Part 6 Etzioni Suffers From Terminal Hoplophobia

Larry Pratt
Part VI — Prof. Amitai Etzioni Suffers From Terminal Hoplophobia, An Irrational Fear Of Guns

I have read that the term “hoplophobia” — which is from the Greek root “hoplon,” or weapon — was coined by firearms instructor Colonel Jeff Cooper. It means an irrational aversion to firearms. And if ever there was a person suffering from hoplophobia, it is Professor Amitai Etzioni.

In our lengthy interview with Etzioni, when we told him he was definitely afflicted with hoplophobia, he said: “A loaded gun is like playing with fire. You get away with it some time. But most of the time you burn your house down.”

This analogy, however, like most of what Etzioni says, is absurd. Those of us who advocate the use of firearms for self-defense do not, of course, advocate that anybody should “play” with a gun.

In any event, answering the fool according to his folly (Proverbs 26:5), we ask Etzioni this question: “So, since fire, like guns, can, indeed, be misused, are you also for outlawing fire?” He says: “No.”

    Q: OK. So, are you for outlawing all the other things that kill a lot more people accidentally than guns do? Why just pick on guns?

    Etzioni: I would surely not want people to run around in their homes with some kind of a turned-on torch at all times with a flame on with the hope that one day they may have to burn something. That’s exactly what we are talking about. [A gun is] a very dangerous technology. And running around with it loaded at all times because one day someone may come in, is a very dangerous way of keeping us safe.

But, once again, Etzioni’s analogy here is preposterously asinine. It is ridiculous on its face. The firearm equivalent of someone running around his house with a “turned-on torch all the time” would be a person running around his house firing his gun all the time. We do not advocate this. And we know of nobody who does.

At another point in our lengthy interview, attacking the idea of using guns in self-defense, Etzioni says: “I presume you’re talking about loaded guns. I mean, there’s no sense keeping the bullets in one drawer and the gun in some other when someone jumps into your back window or breaks down your door.”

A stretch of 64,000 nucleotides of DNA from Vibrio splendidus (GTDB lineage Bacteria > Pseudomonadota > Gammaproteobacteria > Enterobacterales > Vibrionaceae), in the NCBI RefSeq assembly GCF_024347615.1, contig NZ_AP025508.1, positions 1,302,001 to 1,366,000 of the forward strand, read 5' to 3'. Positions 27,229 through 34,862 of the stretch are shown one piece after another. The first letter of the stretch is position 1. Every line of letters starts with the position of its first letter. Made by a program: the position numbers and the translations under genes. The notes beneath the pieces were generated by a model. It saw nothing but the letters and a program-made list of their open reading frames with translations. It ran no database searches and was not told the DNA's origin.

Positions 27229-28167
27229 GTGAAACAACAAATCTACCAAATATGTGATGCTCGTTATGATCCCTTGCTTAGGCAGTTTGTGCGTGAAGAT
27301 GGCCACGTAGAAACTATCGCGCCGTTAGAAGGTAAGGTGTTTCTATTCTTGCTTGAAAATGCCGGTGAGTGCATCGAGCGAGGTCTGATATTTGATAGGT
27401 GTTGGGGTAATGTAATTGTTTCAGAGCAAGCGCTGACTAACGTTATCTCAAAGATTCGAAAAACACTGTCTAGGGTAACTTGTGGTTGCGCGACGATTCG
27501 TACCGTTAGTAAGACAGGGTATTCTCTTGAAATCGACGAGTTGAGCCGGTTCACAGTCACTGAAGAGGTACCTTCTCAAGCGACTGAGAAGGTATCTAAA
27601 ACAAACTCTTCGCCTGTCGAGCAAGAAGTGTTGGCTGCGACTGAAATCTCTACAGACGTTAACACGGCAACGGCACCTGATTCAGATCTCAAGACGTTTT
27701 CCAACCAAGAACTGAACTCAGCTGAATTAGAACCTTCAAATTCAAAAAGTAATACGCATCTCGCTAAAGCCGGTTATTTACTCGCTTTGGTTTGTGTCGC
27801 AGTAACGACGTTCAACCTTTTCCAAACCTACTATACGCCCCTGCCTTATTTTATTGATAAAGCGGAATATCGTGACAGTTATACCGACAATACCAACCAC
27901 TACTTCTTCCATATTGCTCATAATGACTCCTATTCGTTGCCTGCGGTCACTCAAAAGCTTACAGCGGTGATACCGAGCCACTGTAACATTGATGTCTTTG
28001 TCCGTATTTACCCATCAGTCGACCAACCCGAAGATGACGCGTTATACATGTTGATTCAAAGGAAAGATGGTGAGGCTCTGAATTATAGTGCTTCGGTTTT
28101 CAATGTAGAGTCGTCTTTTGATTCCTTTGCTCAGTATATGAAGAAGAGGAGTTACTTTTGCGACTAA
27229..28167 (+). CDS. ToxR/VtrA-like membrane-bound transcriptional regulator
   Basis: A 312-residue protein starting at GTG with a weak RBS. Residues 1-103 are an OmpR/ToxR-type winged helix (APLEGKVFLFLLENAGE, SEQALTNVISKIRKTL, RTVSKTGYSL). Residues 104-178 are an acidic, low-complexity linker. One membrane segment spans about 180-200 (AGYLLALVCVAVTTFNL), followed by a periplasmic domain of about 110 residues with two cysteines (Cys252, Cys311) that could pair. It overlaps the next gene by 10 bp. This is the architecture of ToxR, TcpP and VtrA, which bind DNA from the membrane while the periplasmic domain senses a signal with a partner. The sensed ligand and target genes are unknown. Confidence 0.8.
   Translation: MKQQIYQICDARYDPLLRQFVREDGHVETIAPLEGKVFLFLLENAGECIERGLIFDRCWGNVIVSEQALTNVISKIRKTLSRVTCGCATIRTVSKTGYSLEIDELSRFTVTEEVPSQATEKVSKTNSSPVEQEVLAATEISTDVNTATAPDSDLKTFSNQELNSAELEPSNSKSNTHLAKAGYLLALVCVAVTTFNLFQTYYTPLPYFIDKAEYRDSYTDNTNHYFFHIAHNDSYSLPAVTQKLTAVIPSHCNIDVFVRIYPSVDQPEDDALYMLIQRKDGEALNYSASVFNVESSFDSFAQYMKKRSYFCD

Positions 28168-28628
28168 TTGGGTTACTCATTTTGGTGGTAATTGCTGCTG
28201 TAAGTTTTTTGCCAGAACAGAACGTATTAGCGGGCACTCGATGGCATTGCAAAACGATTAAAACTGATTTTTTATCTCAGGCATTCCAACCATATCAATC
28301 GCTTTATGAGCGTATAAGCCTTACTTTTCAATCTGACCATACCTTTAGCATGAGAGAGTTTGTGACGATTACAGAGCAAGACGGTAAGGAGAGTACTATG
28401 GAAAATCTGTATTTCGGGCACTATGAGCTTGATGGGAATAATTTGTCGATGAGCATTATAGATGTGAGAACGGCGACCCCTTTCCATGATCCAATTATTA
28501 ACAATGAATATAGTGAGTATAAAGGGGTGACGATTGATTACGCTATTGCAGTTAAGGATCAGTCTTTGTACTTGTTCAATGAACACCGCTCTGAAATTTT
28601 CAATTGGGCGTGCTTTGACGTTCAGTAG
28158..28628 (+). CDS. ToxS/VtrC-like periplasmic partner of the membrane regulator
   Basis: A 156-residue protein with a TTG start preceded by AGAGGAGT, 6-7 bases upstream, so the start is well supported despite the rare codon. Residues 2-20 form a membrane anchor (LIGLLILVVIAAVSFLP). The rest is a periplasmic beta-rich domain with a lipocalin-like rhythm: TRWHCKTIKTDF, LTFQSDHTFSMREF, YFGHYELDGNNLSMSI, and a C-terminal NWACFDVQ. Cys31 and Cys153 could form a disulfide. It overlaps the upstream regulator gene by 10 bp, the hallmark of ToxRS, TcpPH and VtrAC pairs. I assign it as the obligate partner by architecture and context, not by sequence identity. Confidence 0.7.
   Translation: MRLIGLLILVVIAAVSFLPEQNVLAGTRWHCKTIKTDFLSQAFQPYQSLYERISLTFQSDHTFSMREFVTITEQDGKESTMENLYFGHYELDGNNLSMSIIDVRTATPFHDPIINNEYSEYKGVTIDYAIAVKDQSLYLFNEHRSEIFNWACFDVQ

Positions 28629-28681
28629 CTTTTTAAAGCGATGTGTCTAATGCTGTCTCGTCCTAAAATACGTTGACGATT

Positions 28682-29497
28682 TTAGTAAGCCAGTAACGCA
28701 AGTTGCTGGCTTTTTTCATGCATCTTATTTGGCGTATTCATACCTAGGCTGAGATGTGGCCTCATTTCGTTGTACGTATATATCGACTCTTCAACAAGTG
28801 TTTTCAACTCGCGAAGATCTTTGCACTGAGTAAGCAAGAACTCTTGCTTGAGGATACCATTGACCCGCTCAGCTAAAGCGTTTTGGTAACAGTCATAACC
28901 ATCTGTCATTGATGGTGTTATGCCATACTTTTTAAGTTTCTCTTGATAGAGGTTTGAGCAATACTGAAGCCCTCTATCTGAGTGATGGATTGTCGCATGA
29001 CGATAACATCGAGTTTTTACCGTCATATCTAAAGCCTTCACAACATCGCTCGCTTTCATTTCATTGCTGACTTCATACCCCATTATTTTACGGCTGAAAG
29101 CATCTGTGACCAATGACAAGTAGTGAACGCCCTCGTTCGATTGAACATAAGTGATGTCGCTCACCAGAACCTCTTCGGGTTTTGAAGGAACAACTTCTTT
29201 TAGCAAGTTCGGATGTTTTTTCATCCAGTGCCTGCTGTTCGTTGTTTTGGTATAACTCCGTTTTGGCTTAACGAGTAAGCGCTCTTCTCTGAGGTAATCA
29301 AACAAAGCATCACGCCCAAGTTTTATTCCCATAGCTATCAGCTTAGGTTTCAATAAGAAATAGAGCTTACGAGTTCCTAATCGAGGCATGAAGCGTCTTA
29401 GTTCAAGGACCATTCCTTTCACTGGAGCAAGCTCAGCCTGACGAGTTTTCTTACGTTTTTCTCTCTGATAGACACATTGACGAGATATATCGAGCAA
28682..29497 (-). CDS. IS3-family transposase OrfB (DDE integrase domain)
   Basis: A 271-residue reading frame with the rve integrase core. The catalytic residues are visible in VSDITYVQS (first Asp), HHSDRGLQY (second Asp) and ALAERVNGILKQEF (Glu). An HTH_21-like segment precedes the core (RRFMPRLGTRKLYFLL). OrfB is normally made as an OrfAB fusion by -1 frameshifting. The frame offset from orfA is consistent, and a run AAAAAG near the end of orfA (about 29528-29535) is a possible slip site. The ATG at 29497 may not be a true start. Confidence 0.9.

Exactly, we say. Correct.

Etzioni continues: “And of course next you have to keep it with you because there’s no sense getting upstairs in the bedroom and somebody comes into your kitchen.”

Right, we say. True.

Etzioni: “So, you run around the whole day with a loaded gun for years until someday maybe somebody comes…. And even if you have it with you at the right moment, most of us who are not hardened criminals are not very quick on the draw. Shooting a short gun is not that easy. You have to really know what you’re doing.”

But, this is more nonsense from a man who speaks gibberish fluently when it comes to guns. The truth is that — although Etzioni may be unaware of this fact — millions of Americans have guns in our homes for self-defense and we really do know what we are doing.

When we ask Etzioni what he would like to have by his bed if somebody was breaking into his home, he says: “First of all, an alarm on my door.”

    Q: And suppose this alarm is disregarded and the intruder suddenly appears in your bedroom? What would you like to have by your bed then?

    Etzioni: I’d like to have by my bed 911.

The Professor, obviously, has not read the book Dial 911 And Die (Mazel Freedom Press, 1999) by Attorney Richard W. Stevens. This frightening, must-read book reveals what it calls “the shocking truth about the police protection myth.” As James Bovard observes, correctly, in his Introduction to this book: “[It] is the perfect antidote for the belief that people don’t need guns because the police promise to protect them from everything from terrorists to muggers to things that go bump in the night…. But police protection in most places is typical government at work — slow, inefficient, and unreliable.”

Moreover, as Stevens documents in detail, dialing 911 is no guarantee your life will be saved. Many times this system fails by either breaking down completely or being busy when you call. And criminals can cut your phone and power lines making any calls impossible. But, even if the police arrive immediately, there is, in most States, no legal obligation or duty to protect individuals. As Bovard says: “There is no substitute for citizens owning the means to defend their own lives. Even the most advanced cellular phone is no substitute for a good .38 special.”


But, of course, this is not true for those suffering from terminal hoplophobia — individuals such as Prof. Etzioni. The scariest thing he can imagine in a home is not an intruder but a privately owned gun! Talking at length with Etzioni, one realizes the truth of the slogan of the National Negro College Fund: “A mind is a terrible thing to waste.”